Book Review: A Darkness Absolute by Kelley Armstrong

Posted March 10, 2017 by Kathy Davie in Book Reviews / 2 Comments

Book Review: A Darkness Absolute by Kelley Armstrong

I received this book for free from the library in exchange for an honest review. This does not affect my opinion of the book or the content of my review.

A Darkness Absolute by Kelley Armstrong
Genres: Thriller
Published by Minotaur Books on February 7, 2017
Pages: 416
Format: Hardcover
Source: the library

Buy on Amazon
Also by this author: Omens, Wild Justice, Sea of Shadows, Visions, The Masked Truth, City of the Lost, Forest of Ruin, Betrayals, Indigo, Rituals, The Unquiet Past, This Fallen Prey, Stolen, Rough Justice, Dime Store Magic, Industrial Magic, Haunted, Broken, Dark Screams: Volume Nine, No Humans Involved,, Waking the Witch, Portents, Missing, Alone in the Wild, Watcher in the Woods, Otherworld Secrets, Wherever She Goes, "The Case of the Half-Demon Spy", "Truth & Consequences", "Territorial", "Escape", "Adventurer", Otherworld Chills, A Stranger in Town, "Bargain", Hex on the Beach, "Recruit", "Checkmate", "Framed"

Second (only the second?!?) in the Casey Duncan psychological thriller series and revolving around a homicide detective in hiding in Ontario, Canada.

My Take

Armstrong makes Rockton attractive in some ways, the peace, the solitude. Then again…living without the Internet? Aiyeeee! In other ways, well, Armstrong sets us up for the fear with the truth of how Rockton is financed, the “truth” behind those criminal histories, and the disgust I feel for some of those criminals!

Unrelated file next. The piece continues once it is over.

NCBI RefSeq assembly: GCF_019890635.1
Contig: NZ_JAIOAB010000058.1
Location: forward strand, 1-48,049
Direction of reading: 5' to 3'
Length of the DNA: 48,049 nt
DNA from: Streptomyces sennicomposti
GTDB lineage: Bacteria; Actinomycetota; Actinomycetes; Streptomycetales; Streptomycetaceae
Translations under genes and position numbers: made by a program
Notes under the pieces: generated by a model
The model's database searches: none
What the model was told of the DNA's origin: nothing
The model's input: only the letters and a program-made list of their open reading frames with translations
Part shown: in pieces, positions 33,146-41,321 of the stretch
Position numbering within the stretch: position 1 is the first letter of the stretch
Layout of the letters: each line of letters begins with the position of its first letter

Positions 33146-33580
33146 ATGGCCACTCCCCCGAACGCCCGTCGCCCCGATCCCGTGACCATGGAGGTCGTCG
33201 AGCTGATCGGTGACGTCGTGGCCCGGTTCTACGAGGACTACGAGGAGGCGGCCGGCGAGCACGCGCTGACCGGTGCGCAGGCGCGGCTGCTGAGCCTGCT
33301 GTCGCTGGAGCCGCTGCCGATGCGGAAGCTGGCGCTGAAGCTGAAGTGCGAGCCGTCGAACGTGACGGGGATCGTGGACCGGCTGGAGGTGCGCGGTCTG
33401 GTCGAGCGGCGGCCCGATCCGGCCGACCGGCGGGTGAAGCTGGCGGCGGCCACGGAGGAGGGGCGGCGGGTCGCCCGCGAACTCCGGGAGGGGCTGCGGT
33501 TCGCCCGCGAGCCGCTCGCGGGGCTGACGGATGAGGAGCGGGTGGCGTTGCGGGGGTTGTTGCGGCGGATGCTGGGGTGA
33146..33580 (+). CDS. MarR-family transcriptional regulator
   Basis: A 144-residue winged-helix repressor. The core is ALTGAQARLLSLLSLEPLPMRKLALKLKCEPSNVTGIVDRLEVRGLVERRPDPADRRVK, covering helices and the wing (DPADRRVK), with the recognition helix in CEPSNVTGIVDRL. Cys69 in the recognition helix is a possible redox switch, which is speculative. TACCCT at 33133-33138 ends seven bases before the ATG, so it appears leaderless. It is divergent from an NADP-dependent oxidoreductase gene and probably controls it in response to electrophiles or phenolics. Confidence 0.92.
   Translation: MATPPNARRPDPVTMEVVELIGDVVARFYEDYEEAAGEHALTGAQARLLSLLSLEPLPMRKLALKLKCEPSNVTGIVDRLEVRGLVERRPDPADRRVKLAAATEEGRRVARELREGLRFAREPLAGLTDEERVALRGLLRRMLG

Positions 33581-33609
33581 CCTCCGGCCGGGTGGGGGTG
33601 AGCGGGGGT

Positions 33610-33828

No habitual violent offenders need apply. It simply isn’t good business.

It’s a tale of abuse from so many sides with this incredibly mixed group — Armstrong had a brilliant concept with this town. Some characters are sympathetic and some horrifying while others are simply repulsive. It’s incestuous and radical: the enforced isolation with such a wide range of characters from the innocent to the extremely guilty, all fleeing a monster of their own situations.

Mathias fascinates me with his insight and gameplaying while Ty Cypher is intelligent with his own version of gaming, and I’d never turn my back on him. I do love that Casey took him down so easy, lol.

Using first-person point-of-view is a brilliant choice, giving us Casey’s interpretations of her new home right along with us.

I haven’t figured out the overall series arc, but Armstrong certainly intrigues with all her comments about those “hostiles”! I suspect that arc may turn out to be why the hostiles are affected when they leave.

And it’s driving me mad that I have to wait for the next in the series!

The Story

One of Rockton’s residents gets cabin fever and flees into the woods with Casey and Deputy Will chasing after him. The woods — and those who inhabit its wilderness — are dangerous, and no one can be allowed to leave town.

Then a blizzard strikes, and Casey and Will are forced to take shelter in a cave where they discover a woman imprisoned in a hole, held captive for over a year.

Then the bodies of two other women turn up.

The Characters

Former homicide detective Casey “Butler” (Duncan in her old life) is fleeing the mobbed-up Leo Saratori after she killed his grandson, Blaine. Blackmoor Down’s Bohemian Rhapsody, a.k.a., Storm, is a pedigreed Newfoundland puppy. Her cold, overprotective parents died in a plane crash. Hoist with their own petard, I say. April is her older sister.